Faithbleed writes "IW's Robert Bowling reports on his twitter account that Infinity Ward is giving 2,500 Modern Warfare 2 cheaters the boot. The news comes as the war between IW and MW2's fans rages over the decision to go with IWnet hosting instead of dedicated servers. Unhappy players were quick to come up with hacks that would allow their own servers and various other changes." Despite the dedicated-server complaints, Modern Warfare 2 has sold ridiculously well.
Edge Magazine is running a story about user-generated content — or rather, its failure to live up to the hype of the past few years. The author says it "turned out to be a niche. Not everyone has the chops to learn the tools, and even fewer gamers have an idea they want to see through. Instead of revolutionizing games, it merely adds another rung on the ladder from 'player' to 'game-maker.'" Instead, the games that have incorporated the concept in a fun way use what he calls "user-generated, machine-mediated content," and he points out the flexibility of Scribblenauts; the user supplies the imagination and the developer translates that to gameplay. "It shows us our reflection — however tiny, however distorted — inside our games, an experience that is guaranteed to mesmerize us. Ambitious players will still go pick up the tools and learn the languages that let them mod or make their own games; but while they're busy with that, [this system] can invigorate our content — and give us a little more of what we love: ourselves."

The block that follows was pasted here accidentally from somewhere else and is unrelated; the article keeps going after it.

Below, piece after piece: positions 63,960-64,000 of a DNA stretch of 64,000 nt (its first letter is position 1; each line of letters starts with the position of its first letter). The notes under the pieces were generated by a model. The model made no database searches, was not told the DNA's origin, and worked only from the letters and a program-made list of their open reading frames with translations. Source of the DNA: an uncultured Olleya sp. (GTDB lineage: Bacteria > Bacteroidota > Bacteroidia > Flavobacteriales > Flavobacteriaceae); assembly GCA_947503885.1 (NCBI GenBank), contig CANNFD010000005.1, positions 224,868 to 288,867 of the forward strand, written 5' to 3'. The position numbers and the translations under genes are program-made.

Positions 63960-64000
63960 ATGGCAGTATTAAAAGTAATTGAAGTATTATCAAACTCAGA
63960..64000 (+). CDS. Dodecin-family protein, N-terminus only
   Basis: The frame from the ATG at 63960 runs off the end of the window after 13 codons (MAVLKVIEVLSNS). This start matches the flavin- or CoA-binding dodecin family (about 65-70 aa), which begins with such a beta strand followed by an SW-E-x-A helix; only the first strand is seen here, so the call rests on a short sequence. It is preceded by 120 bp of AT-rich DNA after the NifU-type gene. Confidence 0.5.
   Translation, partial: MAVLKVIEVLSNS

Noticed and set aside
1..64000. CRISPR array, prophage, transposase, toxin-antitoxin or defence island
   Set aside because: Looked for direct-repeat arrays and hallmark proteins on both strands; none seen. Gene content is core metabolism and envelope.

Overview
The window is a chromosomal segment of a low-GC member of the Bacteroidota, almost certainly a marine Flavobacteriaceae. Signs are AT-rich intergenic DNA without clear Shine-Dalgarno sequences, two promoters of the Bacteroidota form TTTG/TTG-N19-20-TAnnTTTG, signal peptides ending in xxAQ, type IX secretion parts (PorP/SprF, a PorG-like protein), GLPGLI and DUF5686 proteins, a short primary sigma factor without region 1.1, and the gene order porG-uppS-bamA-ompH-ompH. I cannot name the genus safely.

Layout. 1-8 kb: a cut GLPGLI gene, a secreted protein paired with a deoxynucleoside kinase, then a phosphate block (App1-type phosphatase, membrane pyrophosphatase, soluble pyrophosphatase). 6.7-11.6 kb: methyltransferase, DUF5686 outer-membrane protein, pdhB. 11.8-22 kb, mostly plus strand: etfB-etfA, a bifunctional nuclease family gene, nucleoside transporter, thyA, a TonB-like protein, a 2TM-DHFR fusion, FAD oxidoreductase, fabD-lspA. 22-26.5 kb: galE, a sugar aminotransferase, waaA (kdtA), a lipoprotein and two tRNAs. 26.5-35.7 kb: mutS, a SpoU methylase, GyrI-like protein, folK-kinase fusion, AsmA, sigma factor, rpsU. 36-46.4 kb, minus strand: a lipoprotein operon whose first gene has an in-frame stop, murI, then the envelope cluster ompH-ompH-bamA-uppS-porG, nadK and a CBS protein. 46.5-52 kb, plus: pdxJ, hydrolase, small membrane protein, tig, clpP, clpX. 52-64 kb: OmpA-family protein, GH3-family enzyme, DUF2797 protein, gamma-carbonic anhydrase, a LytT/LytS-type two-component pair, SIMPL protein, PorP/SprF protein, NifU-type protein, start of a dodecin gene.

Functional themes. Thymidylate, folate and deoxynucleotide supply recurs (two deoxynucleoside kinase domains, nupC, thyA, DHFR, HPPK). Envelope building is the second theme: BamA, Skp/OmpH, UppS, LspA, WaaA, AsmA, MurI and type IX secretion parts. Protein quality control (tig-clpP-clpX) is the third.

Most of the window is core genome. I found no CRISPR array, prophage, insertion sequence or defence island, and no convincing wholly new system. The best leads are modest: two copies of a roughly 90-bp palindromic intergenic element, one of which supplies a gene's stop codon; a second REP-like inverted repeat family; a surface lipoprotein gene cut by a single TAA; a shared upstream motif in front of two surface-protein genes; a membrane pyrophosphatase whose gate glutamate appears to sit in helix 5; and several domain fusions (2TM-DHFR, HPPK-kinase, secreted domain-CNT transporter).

Karen Hertzberg writes "Ask any 10 gamers what constitutes an 'indie MMO' and you'll probably get 10 different answers. But one definition that most can agree on is that an indie game lacks the financial support of a well-funded publisher. But do smaller budgets mean greater freedom? Ten Ton Hammer asked Nathan Richardsson, Executive Producer for CCP (developers of EVE Online), and Todd Harris, Executive Producer of Global Agenda, to share their thoughts on the bright future of independent MMOG development. 'By definition a niche market is a segment that is currently underserved by the mainstream providers. So, to serve that audience a developer typically needs to deliver something really different and innovative vs. just more of the same thing available elsewhere,' says Harris. 'With a big budget there could be a temptation to cover up stale gameplay by shoveling out more content or simply pumping up the marketing hype. However, for an indie developer such as Hi-Rez Studios, the game must stand on its own merits and we find that liberating.'"